For Caregivers, Self-Care Cannot Be Neglected
Advocacy As a caregiver, you know how important it is to take care of your sick or elderly loved one. What you might not know is how important it is to take care of yourself first.
That’s why the theme of this year’s National Family Caregivers Month — Take Care to Give Care — is so appropriate. You need to take care of yourself to be strong enough to take care of your loved one.
Responsibility and stress
Family caregivers are the ones holding everything together. So what happens if the caregiver gets too run-down? Will they be able to provide their best level of care? If the caregiver gets the flu, will their loved one catch it from them? If the caregiver becomes depressed, will they be able to make their best decisions? If the caregiver gets sick, who will take over their caregiving role, whether temporarily or permanently?
Caregiving can be physically and emotionally demanding. But caregivers too often disregard their own health needs. Caregivers are at greater risk of major health conditions like depression, diabetes and hypertension than non-caregivers — a direct result of the stress from their caregiving challenges. And ignoring their own health (not properly eating, sleeping, exercising, visiting a doctor) further endangers caregivers’ health.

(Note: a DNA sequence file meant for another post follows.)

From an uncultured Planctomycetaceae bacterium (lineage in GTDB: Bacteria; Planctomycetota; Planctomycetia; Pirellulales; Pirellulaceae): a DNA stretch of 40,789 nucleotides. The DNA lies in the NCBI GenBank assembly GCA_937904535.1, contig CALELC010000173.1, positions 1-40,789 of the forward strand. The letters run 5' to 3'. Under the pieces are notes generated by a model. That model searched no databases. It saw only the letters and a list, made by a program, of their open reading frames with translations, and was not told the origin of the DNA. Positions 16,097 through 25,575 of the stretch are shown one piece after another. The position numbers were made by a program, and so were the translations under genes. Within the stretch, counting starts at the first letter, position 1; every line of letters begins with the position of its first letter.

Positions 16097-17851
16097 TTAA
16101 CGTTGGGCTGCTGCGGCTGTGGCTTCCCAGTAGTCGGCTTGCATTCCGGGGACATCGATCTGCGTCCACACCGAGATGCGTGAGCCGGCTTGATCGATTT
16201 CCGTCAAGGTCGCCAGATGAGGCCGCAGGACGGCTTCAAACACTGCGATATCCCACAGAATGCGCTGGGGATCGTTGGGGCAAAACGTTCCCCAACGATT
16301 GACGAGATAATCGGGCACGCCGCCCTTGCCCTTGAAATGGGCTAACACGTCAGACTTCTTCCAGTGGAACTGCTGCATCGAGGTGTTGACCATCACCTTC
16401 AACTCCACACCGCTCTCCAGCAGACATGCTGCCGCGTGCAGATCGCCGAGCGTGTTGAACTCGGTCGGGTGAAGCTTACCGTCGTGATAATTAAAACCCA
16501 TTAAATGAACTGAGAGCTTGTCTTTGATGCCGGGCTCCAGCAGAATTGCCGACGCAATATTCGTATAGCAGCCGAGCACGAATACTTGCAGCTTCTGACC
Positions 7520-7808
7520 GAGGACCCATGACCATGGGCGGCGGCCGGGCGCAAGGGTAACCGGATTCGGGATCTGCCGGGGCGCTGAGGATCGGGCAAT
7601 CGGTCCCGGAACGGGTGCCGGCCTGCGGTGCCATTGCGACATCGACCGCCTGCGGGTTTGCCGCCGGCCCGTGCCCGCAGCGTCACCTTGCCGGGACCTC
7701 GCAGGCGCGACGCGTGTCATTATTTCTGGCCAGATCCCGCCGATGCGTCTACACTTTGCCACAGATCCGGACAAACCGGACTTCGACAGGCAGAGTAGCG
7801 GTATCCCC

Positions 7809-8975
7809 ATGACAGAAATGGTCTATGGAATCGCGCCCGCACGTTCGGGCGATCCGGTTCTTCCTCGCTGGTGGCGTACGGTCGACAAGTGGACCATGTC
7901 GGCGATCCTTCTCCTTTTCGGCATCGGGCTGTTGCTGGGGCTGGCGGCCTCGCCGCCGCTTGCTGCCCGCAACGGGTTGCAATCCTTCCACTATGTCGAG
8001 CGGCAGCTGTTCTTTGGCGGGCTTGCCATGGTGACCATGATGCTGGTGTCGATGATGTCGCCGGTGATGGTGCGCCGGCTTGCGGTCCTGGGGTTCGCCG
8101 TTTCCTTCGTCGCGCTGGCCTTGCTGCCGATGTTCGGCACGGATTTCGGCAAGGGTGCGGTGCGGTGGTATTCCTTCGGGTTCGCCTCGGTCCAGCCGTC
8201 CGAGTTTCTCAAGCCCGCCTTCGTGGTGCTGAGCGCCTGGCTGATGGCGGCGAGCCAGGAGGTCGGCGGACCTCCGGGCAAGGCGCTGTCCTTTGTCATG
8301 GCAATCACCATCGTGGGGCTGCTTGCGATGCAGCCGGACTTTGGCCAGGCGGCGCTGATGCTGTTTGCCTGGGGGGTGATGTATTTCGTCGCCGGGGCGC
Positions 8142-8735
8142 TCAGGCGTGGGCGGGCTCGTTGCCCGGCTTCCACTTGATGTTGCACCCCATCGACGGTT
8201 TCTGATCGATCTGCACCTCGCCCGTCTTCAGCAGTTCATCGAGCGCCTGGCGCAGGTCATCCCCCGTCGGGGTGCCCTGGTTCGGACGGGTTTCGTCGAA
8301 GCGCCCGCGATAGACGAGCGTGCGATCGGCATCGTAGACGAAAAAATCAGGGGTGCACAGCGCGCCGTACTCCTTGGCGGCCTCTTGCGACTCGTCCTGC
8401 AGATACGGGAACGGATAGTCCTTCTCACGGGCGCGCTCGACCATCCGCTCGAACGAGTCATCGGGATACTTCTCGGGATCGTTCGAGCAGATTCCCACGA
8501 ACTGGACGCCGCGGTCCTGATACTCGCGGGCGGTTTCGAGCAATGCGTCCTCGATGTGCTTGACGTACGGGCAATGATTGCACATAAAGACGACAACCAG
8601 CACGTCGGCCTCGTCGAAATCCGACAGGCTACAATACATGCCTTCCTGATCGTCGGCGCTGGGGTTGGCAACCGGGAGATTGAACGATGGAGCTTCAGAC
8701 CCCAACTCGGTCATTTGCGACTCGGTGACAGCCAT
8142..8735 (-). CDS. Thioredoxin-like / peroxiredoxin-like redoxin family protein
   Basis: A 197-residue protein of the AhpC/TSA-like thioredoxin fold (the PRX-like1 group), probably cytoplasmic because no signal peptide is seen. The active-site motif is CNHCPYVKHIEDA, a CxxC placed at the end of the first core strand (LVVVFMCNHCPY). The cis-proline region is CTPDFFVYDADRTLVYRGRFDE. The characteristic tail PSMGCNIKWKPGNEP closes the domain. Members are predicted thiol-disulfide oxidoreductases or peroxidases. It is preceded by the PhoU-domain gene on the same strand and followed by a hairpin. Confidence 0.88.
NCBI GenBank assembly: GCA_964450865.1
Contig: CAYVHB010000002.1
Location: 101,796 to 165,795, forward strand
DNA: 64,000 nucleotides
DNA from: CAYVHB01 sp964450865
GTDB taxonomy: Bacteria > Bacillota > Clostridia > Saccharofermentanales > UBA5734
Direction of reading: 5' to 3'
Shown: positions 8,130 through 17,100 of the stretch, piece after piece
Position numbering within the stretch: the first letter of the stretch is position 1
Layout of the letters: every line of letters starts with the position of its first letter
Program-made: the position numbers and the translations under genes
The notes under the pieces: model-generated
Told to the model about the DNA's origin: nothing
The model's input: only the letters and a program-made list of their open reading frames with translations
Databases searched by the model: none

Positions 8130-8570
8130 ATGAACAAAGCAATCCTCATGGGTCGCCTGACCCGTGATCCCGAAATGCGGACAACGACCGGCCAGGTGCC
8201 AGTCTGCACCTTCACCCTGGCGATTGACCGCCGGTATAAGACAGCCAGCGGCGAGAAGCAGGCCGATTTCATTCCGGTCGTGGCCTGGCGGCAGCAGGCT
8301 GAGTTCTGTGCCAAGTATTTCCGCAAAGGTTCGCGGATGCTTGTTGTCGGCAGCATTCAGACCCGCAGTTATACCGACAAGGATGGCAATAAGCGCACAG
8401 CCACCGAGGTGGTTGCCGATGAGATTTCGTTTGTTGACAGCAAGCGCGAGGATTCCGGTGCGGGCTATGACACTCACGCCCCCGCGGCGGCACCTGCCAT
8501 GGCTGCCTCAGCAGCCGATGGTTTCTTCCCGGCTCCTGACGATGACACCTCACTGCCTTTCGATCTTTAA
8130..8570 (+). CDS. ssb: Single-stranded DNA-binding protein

How to stay balanced
Caregivers have a unique set of needs in order to stay healthy. Trying to stay healthy yourself isn’t easy when you are focusing all your attention on the person you are caring for. It’s essential, however, that caregivers create a balance between caring for others and caring for themselves.
Caregivers need to pay attention to physical and emotional symptoms that can affect their own health and well-being. They need to guard against caregiver burnout and avoid becoming overly tired and exhausted, which can reduce the body’s ability to ward off illness. There are many ways to stay vigilant regarding your own health.
Family caregivers, out of loyalty and love, give so much. They often put their own lives on hold, put their own needs second, and put their own health in jeopardy to care for someone else. But ignoring your own health is not healthy for anyone, least of all a loved one who needs you to be healthy enough to care for them.
Here are some helpful strategies to keep in mind if you're a caregiver. Practice these tips for healthier mental and physical well-being:
Make regular doctor visits and do not ignore possible symptoms of ill health
Take a break from caregiving — respite time is crucial
Get a flu shot
Watch for signs of depression
Have regular check-ups with your medical doctor, eye doctor and dentist
Take a daily vitamin supplement